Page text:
The learned speaker, after a long discussion on the subject of cosmography, turns to the subject of the North-West Passage, and asks Fracastor and Ramusio if they had not heard of Sebastian Cabot,“ so valiant a man and so well practised in all things pertaining to navigation and the science of cosmography, that at this present he hath not his like in Spain, insomuch that for his virtues he is preferred above all other pilots that sail to the WestIndies, who may not pass thither without his license, and is therefore called Piloto-Mayor, that is, the Grand Pilot."*

* Eden's Decades, fol. 255. Hakluyt, vol. iii. p. 6. The original. in Ramusio (tom. i. fol. 414 D. Ed. of 1554) “ Cosi valente et pratico delle cose

Receiving a reply in the negative, he proceeds to state, that finding himself at Seville, and being anxious to learn something of the maritime discoveries of the Spaniards, the public voice directed him to Sebastian Cabot as a very valiant man, (“un gran valent huomo”) then living in that city, who had the charge of those things, (" che havea l' carico di quelle.”) A wish seized him to see Cabot, (“subito volsi essere col detto.") He called, and we are now, for the first time, brought into a direct personal interview with this celebrated man.

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I found him a most gentle and courteous person, who treated me with great kindness and shewed me a great many things; amongst the rest a great Map of the World, on which the several voyages of the Portuguese and Spaniards were laid down."*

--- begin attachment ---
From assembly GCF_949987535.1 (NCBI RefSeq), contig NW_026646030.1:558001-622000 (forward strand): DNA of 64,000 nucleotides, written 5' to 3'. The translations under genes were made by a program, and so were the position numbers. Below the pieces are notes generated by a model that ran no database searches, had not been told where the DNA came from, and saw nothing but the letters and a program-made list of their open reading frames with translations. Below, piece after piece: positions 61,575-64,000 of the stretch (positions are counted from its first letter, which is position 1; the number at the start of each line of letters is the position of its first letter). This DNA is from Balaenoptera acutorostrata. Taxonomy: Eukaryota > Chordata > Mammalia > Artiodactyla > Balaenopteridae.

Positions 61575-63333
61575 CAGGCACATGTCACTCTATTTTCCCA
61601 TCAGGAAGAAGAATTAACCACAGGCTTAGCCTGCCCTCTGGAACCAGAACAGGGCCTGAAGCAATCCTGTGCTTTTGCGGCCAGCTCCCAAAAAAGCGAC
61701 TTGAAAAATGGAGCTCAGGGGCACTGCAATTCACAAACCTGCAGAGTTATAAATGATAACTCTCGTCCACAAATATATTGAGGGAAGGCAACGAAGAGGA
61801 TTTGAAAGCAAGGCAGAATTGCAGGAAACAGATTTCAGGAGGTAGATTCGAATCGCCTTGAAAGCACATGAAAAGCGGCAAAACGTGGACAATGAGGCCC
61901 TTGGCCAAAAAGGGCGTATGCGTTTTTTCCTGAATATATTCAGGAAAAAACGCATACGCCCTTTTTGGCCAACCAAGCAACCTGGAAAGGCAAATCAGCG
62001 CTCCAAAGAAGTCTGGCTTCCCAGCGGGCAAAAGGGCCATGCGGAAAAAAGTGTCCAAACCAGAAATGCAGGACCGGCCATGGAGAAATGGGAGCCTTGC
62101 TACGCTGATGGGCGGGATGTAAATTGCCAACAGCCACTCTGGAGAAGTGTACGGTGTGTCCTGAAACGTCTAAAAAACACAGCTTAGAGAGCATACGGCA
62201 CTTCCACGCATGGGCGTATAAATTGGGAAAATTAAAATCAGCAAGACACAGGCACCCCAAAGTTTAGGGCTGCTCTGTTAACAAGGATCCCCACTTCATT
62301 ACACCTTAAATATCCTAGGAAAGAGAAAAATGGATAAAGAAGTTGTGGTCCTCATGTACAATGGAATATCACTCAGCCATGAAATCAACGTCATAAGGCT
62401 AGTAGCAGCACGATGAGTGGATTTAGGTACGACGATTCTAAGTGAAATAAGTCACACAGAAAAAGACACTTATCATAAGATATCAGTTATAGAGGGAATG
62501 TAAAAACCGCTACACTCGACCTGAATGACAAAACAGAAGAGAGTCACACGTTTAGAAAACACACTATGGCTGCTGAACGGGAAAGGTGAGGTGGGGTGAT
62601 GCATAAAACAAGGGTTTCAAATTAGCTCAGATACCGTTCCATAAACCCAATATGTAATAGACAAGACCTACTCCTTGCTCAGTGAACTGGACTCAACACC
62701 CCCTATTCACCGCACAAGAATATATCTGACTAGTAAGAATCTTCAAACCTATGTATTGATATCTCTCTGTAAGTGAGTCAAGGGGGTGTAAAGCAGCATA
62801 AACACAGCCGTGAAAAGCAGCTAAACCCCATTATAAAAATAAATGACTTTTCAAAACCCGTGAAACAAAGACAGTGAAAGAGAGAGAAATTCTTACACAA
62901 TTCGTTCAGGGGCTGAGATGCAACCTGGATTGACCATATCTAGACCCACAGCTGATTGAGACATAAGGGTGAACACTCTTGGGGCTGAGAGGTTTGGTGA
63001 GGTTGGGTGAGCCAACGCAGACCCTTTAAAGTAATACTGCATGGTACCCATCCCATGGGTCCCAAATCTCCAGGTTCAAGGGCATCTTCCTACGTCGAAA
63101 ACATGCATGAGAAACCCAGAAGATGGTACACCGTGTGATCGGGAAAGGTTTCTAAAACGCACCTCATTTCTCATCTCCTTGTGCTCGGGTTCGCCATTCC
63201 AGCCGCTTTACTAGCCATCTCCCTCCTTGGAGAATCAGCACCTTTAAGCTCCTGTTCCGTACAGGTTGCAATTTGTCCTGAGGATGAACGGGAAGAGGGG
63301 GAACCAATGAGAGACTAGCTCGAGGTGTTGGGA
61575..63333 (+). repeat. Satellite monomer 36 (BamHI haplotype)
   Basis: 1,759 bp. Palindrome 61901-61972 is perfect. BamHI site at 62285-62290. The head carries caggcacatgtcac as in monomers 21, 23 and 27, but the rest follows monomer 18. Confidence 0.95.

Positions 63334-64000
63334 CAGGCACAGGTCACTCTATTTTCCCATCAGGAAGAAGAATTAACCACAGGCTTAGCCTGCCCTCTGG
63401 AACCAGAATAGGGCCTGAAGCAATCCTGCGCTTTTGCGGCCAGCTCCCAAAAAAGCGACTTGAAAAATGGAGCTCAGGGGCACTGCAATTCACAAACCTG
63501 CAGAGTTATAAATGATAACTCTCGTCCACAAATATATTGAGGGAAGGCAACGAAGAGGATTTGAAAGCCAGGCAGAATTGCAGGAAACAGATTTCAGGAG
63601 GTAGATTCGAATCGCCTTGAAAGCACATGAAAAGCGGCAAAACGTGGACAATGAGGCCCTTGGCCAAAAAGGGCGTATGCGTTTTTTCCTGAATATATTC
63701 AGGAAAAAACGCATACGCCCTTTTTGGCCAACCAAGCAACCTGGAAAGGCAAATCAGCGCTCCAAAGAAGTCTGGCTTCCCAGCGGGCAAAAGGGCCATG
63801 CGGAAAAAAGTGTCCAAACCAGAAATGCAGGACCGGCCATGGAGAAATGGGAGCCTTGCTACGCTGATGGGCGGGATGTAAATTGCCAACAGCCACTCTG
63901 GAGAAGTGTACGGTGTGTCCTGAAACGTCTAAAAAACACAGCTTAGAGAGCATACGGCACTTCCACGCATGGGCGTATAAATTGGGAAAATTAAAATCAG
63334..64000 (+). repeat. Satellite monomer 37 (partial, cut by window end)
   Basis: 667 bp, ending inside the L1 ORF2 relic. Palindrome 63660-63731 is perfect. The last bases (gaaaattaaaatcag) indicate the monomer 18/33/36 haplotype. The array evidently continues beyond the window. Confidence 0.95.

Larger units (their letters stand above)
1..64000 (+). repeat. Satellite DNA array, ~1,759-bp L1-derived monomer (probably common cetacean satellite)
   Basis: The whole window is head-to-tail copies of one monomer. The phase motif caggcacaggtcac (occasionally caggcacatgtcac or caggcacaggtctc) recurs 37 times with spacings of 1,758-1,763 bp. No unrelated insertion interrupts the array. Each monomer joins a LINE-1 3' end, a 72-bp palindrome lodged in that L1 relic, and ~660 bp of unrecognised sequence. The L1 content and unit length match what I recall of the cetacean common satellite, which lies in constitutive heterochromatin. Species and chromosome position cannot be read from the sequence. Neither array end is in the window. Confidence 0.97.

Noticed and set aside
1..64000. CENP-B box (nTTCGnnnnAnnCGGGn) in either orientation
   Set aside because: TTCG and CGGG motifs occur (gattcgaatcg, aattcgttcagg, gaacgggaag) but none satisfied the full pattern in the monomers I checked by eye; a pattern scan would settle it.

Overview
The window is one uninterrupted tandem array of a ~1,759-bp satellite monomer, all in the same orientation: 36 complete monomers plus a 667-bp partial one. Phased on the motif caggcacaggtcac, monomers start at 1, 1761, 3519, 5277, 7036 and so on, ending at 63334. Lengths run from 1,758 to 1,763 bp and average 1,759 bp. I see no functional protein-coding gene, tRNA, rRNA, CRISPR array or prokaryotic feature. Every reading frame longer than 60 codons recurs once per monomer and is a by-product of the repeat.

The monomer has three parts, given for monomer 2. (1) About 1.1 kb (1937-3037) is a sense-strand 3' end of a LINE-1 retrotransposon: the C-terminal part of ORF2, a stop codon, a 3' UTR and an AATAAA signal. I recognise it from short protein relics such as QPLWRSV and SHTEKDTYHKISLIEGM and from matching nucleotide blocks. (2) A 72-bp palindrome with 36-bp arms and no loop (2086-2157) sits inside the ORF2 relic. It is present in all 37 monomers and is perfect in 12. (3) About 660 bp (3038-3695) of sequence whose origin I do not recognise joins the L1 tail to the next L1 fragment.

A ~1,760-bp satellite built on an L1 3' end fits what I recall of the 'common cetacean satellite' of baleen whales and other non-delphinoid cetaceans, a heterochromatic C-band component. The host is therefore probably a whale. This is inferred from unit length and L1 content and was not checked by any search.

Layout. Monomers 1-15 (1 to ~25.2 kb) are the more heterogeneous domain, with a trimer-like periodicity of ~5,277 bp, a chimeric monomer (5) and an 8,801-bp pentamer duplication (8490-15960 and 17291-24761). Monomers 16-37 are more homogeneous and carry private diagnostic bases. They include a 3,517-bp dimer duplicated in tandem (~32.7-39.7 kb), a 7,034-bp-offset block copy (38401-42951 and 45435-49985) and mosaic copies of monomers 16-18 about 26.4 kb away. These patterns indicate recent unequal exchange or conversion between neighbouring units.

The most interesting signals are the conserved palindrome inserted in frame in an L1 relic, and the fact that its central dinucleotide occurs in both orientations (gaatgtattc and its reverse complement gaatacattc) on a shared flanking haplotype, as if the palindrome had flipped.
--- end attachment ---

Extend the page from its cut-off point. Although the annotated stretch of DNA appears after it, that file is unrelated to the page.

The conversation then turned on the voyage from England in the time of Henry VII. and the subsequent events in the La Plata. Speaking of his return from the latter expedition, Cabot says

After this I made many other voyages, which I now pretermit, and growing old I give myself to rest from such labours, because there are now many young and vigorous seamen of good experience, by whose forwardness I do rejoice in the fruit of my labours, and rest with the charge of this office as

you see.”+

It is delightful to notice the manner in which he refers to Columbus. No paltry effort is made to despoil that great man of any portion of his fame. He speaks of the effect which the news produced in England; “ All men with great admiration affirmed

pertinenti alla Navigatione et all Cosmographia che in Spagna al presente non v’é suo pari et la sua virtu l'ha fatto preporre à tutti li Pilotti che navigano all' Indie Occidentali, che senza sua licenza non possono far quel essercitio et per questo lo chiamano Pilotto Maggiore.”

Lo trovai una gentilissima persona et cortese che mi fece gran carezze et mostrommi molte cose et fra l'altre un Mapamondo grande colle navigationi particolari, si di Portaghesi, come di Castigliani.”

+ “Feci poi molte altre navigationi le quali pretermetto et trovandomi alla fine vecchio volsi riposare essendosi allevati tanti pratichi et valenti marinari giovanni et hora me ne sto con questo carico che voi sapete, godendo il frutto delle mie fatiche."

it to be a thing more divine than human."* The influence on his own ardent temperament is well described, " by this fame and report there increased in my heart a great flame of desire to attempt some notable thing.”+ While such expressions would rebuke an attempt to connect his name with the disparagement of Columbus, they heighten the gratification with which we recognise his claim to the place that a foreign poet of no contemptible merit--the companion of Sir Humphrey Gilbert in his voyage to the North, and writing from that region--has assigned to him :

Hanc tibi jamdudum primi invenere Britanni
Tum cum magnanimus nostra in regione Cabotus
Proximus a magno ostendit sua vela Columbo. I

* Eden's Decades, fol. 255. The original “ dicendosi che era stata cosa piu tosto divina che humana, &c." Ramusio, tom. i. fol. 415.

+ "Mi nacque un desiderio grande, anzi un ardor nel core di voler far anchora io qualche cosa segnalata, &c." Ib.

# Budeius-in Hakluyt, vol. iii, p. 143.